Personal life


He married his wife Wendy with whom he had four children, Suzanne, Kathryn, Jonathan, and Gareth.[5] He was a member of Temple Israel, a progressive synagogue in Cape Town.[5] His wife and children are also involved in Pick 'N pay, working for the retailer or its charity.



Raymond Ackerman died on 6 September 2023, at the age of 92. His death was announced that same day by the Managing Director of the Katale Partnership, Nicky Bicket.[6][7] His synagogue released a statement; “Temple Israel mourns the passing of our beloved member and patron. His and Wendy’s mark is found all over South Africa in the staff trained, organisations started, charities supported, and businesses incubated. No less in the Jewish community, where their concerns have always been around education, inspiration, and inclusivity.”[5]



Ackerman received an honorary doctorate in law from Rhodes University in 1986. His alma mater, the University of Cape Town, awarded him an honorary doctorate in commerce in 2001. He was voted 79th in the Top 100 Great South Africans in 2004. In November 2004, the Financial Times named him the only South African among the world's 100 greatest business leaders. In South Africa, he is often ranked with Harry Oppenheimer and Anton Rupert. Ackerman, together with his wife Wendy were awarded the 2010 David Rockefeller Bridging Leadership in Africa Award by The Synergos Institute Southern Africa office.[citation needed]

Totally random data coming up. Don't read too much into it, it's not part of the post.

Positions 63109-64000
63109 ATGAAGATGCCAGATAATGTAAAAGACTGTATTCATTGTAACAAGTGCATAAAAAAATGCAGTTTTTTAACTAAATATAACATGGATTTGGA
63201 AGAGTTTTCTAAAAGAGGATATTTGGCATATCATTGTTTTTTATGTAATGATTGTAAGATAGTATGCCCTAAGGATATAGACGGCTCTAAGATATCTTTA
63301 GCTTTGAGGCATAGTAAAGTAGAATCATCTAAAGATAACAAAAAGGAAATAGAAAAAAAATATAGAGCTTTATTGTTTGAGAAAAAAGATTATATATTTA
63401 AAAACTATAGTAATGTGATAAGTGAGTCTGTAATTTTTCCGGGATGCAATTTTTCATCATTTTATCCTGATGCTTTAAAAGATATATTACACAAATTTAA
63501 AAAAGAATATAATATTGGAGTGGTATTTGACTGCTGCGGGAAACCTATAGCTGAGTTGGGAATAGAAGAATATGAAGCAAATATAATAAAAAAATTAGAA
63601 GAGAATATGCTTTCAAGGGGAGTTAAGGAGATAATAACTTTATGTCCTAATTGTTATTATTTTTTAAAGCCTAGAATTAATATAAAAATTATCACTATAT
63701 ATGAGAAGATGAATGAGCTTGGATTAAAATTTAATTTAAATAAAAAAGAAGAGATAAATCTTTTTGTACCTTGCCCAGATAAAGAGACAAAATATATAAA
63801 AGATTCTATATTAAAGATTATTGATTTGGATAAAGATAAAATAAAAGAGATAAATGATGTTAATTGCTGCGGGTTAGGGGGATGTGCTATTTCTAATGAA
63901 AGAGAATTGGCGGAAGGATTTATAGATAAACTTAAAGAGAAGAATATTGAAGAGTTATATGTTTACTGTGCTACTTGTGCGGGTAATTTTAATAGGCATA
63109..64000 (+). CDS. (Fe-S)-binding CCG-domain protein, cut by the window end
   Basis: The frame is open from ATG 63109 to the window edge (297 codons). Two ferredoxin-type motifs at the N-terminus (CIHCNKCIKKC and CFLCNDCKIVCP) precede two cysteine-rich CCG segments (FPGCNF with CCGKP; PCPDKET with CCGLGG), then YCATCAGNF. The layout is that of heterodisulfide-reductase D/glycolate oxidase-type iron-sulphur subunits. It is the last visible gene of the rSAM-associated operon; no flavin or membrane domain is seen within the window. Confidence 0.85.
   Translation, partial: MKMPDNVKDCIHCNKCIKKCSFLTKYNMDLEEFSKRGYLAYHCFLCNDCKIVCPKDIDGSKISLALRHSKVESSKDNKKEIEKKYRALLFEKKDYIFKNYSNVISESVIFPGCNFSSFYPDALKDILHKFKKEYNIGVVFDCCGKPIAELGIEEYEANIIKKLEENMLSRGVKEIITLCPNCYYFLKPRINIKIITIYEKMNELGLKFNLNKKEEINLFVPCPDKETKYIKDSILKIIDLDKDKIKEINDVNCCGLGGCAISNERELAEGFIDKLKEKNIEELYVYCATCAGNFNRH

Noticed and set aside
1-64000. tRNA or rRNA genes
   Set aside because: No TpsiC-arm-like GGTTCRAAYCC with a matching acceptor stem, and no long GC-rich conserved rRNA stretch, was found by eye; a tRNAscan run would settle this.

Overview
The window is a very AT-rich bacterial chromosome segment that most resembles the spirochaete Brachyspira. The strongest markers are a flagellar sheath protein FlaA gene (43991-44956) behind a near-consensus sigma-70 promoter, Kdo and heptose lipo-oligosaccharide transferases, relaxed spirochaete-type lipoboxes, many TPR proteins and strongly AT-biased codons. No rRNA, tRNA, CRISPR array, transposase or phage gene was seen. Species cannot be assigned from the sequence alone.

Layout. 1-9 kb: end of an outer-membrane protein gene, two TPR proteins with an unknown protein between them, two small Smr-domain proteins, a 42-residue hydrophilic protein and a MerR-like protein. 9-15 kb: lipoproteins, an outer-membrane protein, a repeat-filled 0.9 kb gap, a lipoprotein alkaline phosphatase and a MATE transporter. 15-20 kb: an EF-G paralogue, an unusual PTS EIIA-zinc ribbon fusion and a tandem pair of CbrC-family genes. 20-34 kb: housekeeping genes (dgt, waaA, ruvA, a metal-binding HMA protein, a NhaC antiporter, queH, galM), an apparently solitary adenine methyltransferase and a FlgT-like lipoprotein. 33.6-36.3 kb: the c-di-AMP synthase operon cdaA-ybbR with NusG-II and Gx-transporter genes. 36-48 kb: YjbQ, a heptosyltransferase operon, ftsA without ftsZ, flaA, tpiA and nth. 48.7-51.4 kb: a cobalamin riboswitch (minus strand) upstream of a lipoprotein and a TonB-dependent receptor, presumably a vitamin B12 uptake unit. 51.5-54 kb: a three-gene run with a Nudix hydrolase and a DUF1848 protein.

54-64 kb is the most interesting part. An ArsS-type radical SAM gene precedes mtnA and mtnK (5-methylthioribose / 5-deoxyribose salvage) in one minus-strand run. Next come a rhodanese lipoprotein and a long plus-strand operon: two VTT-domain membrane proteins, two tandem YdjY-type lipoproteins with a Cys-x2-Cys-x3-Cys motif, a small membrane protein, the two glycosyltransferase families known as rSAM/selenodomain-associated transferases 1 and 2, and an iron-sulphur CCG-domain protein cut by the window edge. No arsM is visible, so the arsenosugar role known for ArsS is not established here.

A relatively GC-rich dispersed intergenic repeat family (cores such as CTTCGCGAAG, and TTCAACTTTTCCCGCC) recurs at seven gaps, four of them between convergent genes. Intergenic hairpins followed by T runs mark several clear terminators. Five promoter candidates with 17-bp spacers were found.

Raymond Ackerman published three books on his experiences and with advice for young entrepreneurs.

  • Ackerman, Raymond: Hearing Grasshoppers Jump. The story of Raymond Ackerman as told to Denise Prichard. Cape Town: David Philip, 2004. ISBN 0-86486-662-3
  • Ackerman, Raymond: The Four Legs of the Table. Raymond Ackerman's simple, straight-forward formula for success as told to Denise Prichard. Cape Town: David Philip, 2005. ISBN 0-86486-617-8
  • Ackerman, Raymond: A Spat to Catch a Mackerel. Key Principles to build your business. Cape Town: Jonathan Ball, 2010. ISBN 978-1-86842-369-9


  • Gerber, Amelda: "Entrepreneurs kry nuwe leerskool. Raymond Ackerman verskaf geld om sentrum by sakeskool te vestig." Die Burger, 15 February 2005.
  • Die Burger, 9 March 2006.
  • La Vita, Murray: "Mister A. moet nou groet." Die Burger, 12 March 2010.


  1. ^ Marrs, Dave (11 March 2010). "South Africa: Ackerman Retires But Keeps Hand in". Business Day (Johannesburg). Retrieved 12 September 2017.
  2. ^ a b OBITUARY: Raymond Ackerman: the retail king with a heart Business Day. 7 September 2023
  3. ^ a b Rumney, Reg (1999). Movers & shakers: an A-Z of South African business people. Internet Archive. Sandton: Penguin Books. ISBN 978-0-14-029025-7.
  4. ^ PnP's Ackerman steps down News24. 21 October 2009
  5. ^ a b c Farewell to the humble grocer who became a giant South African Jewish Report. 14 September 2023
  6. ^ Zyl, Corné van (6 September 2023). "BREAKING: South African businessman Raymond Ackerman (92) has died". The South African. Retrieved 6 September 2023.
  7. ^ "Pick n Pay founder Raymond Ackerman has died". Business. Retrieved 7 September 2023.